How soon do you mobilize an injured muscle? If mobilization of the muscle occurs immediately after the injury, it has been shown that excessive connective scar tissue will form, and re-rupture of the area will occur more easily.1 It was found that placing a rat's injured muscle to rest using a cast for a few days after the injury prevented excessive scar formation and re-rupture at the injury site.
Jarvinen, et al.,2 discuss the validity of the RICE principle (rest, ice, compression, and elevation) recommended for most soft-tissue injuries. While there has not been any randomized clinical trial to prove the value of RICE for soft-tissue injury,4 there is some evidence for each of the individual factors. Evidence supporting the principle of rest for a few days is discussed previously. Regarding the use of ice, Bleakley, et al.,4 concluded that many more high-quality trials are needed to provide evidence-based guidelines for using ice in the treatment of acute soft-tissue injuries. In examining the literature, there was marginal evidence that ice plus exercise is most effective after ankle sprain and post-surgery. There was little evidence to suggest that the addition of ice to compression had any significant effect, but this was restricted to treatment of hospital inpatient cases. Few studies assessed the effectiveness of ice on closed soft-tissue injury, and there was no evidence of an optimal mode or duration of treatment. Clinically, early use of ice has been associated with smaller hematomas between the ruptured myofiber stumps and less inflammation; it also helps speed up early regeneration.5 Compression reduces the intramuscular blood flow to the injured areas, but applying it immediately after injury has not been proven to actually accelerate the healing of the injured skeletal muscle.2,6 Jarvinen2 recommends that "the combination of ice and compression be applied in shifts of 15 to 20 minutes in duration, repeated at intervals of 30 to 60 minutes," since this procedure has resulted in a 50 percent reduction in intramuscular blood flow. Physiologically, elevation above heart level should help decrease hydrostatic pressure and thereby reduce the accumulation of interstitial fluid.
The formation of scar tissue is necessary for the healing of muscle, and the great majority of skeletal muscle injuries heal without the formation of the functionally disabling fibrous scar. Increased fibroblastic proliferation could become excessive and create dense scar tissue, but this occurs mostly with a major muscle trauma or with re-ruptures. At times, the scar can even restrict the regeneration of the myofibers across the injury gap.2
Normal healing of a muscle injury consists of regeneration of muscle fibers and formation of a connective tissue scar. The healing also is greatly dependent on the ingrowths of vascularity and regeneration of intramuscular nerve branches.7 The gap between the ruptured muscle is filled with a hematoma, which the body hopefully will rid itself of by phagocytosis. An early extracellular matrix (ECM) is formed from the blood-derived fibrin and fibronectin, which act as a scaffold for the fibroblasts. The fibroblasts synthesize more of the tissue that makes up the new ECM, so the muscle tissue can withstand any contraction forces initially applied to the area. It is no longer thought that general fibrosis occurs in the healing skeletal muscle unless the muscle is completely immobilized for a substantial period of time.2 At first, the new connective tissue scar is the weakest point of the injured skeletal muscle, but after about 10 days, the new cross-linked scar becomes stronger than the adjacent normal muscle tissue. In the early stages of the injury, the ends of the ruptured muscle are aided in their attachment to the new scar by the regenerating myofibers, which adhere to the ECM on its lateral aspects. This reduces the pull on the early fragile scar, helping to prevent early re-rupture, before the healing is completed. From a manual treatment point of view, "mechanical stress is a prerequisite for the lateral adhesion, as recent experimental studies have shown that the phenomenon does not occur in the absence of mechanical stress."2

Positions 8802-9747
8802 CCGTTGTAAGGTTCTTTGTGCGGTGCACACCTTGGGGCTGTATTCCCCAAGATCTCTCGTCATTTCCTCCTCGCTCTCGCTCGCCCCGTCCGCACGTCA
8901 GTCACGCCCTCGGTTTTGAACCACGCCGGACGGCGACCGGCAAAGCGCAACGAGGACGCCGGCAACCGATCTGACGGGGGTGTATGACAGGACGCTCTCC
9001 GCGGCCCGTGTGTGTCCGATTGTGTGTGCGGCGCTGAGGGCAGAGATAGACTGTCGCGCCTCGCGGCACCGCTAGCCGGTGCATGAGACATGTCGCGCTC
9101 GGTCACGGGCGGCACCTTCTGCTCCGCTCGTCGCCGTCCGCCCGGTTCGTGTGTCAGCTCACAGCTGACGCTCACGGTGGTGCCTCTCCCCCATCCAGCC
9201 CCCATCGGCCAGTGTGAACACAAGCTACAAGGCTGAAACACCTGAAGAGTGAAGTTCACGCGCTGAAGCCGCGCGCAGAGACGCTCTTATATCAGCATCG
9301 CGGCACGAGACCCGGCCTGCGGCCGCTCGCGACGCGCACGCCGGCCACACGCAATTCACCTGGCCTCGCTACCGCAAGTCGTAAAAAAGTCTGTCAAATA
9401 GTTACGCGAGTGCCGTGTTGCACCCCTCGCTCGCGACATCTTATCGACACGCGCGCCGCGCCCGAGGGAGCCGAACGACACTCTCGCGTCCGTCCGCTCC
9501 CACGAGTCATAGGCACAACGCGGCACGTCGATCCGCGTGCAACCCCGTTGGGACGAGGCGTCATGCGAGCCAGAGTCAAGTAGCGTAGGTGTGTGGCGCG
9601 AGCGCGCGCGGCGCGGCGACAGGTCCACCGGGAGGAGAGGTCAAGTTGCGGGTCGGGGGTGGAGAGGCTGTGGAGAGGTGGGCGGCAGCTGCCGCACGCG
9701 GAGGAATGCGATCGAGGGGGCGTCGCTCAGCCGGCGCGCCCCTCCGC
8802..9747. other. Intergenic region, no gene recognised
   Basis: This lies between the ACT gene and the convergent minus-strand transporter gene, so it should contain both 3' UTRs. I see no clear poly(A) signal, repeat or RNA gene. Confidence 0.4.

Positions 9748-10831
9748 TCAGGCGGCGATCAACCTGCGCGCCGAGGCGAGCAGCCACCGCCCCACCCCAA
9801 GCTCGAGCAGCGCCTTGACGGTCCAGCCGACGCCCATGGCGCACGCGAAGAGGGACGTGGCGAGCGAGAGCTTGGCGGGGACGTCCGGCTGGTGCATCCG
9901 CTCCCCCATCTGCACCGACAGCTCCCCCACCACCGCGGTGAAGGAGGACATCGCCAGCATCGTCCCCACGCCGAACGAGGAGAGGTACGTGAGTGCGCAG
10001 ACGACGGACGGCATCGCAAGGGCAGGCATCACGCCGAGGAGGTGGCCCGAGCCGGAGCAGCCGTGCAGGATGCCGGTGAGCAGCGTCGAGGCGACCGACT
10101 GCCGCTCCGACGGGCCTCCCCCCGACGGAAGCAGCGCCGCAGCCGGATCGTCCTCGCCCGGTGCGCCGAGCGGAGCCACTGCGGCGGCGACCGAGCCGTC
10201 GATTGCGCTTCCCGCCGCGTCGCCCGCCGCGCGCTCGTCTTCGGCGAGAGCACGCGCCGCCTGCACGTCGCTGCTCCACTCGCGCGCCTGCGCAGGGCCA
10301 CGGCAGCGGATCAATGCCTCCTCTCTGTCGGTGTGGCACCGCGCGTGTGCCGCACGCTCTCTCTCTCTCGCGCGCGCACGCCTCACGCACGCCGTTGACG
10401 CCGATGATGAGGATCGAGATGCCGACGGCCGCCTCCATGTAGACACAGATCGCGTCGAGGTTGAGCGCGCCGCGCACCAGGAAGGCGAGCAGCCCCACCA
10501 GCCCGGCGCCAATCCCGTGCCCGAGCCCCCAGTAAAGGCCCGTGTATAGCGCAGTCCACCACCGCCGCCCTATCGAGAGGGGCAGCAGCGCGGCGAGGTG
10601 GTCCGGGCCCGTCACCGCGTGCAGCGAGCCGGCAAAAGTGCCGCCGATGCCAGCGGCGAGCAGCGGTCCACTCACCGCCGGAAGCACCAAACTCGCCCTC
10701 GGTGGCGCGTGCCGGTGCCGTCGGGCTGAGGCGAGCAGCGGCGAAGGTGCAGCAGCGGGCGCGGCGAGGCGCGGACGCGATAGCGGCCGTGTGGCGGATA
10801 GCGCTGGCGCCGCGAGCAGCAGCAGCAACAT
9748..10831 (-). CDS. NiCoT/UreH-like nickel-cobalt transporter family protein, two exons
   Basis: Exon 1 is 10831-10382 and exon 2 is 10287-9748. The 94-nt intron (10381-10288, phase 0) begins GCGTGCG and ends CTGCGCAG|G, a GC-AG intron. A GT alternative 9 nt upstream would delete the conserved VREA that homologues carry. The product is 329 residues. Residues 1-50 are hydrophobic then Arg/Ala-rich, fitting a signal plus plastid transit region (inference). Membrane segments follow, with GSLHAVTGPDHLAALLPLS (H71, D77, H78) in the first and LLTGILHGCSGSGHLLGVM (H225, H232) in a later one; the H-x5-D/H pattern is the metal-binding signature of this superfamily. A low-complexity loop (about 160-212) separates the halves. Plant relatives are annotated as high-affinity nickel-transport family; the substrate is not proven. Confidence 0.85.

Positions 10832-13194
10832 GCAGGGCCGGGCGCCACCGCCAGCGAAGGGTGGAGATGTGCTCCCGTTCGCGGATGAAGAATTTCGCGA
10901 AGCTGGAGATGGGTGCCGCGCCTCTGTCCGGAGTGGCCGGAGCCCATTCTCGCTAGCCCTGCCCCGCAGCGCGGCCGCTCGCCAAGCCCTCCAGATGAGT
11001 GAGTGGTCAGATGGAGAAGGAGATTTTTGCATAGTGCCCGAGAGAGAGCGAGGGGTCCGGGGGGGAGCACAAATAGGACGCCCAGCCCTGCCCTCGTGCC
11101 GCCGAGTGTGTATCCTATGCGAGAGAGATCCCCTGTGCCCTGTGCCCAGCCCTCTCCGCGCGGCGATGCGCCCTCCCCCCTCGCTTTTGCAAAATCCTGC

- Jarvinen M. Healing of a crush injury in rat striated muscle, 2: a histological study of the effect of early mobilization and immobilization on the repair processes. Acta Pathol Microbiol Scand 1975;83A:85-94.
- Jarvinen TA, Jarvinen TLN, Kaariainen M, et al. Muscle injuries, biology and treatment. Amer J Sports Med 2005;33(5):745-764.
- Jarvinen TA, Kaariainen M, Jarvinen M, Kalimo H. Muscle strain injuries. Curr Opin Rheumatol, March 2000;12(2):155-61. Review.
- Bleakley C, McDonough S, Macauley D. The use of ice in the treatment of acute soft tissue injury: a systematic review of randomized controlled trials. Am J Sports Med 2004;33:251-261.
- Deal DN, Tipton J, Rosencrance E, et al. Ice reduces edema: a study of microvascular permeability in rats. J Bone Joint Surg Am 2002;84:1573-1578.
- Thorsson O, Lilja B, Nilsson P, Westin N. Immediate external compression in the management of an acute muscle injury. Scand J Med Sci Sports 1997;7:182-190.
- Lehto MU, Jarvinen MJ. Muscle injuries, their healing process and treatment. Ann Chir Gynaecol 1991;80(2):102-8.
- Kaariainen M, Liljamo T, Pelto-Huikko M, et al. Regulation of 7-integrin by mechanical stress during skeletal muscle regeneration. Neuromuscul Disord 2001;11:360-369.
Warren Hammer, MS, DC, DABCO
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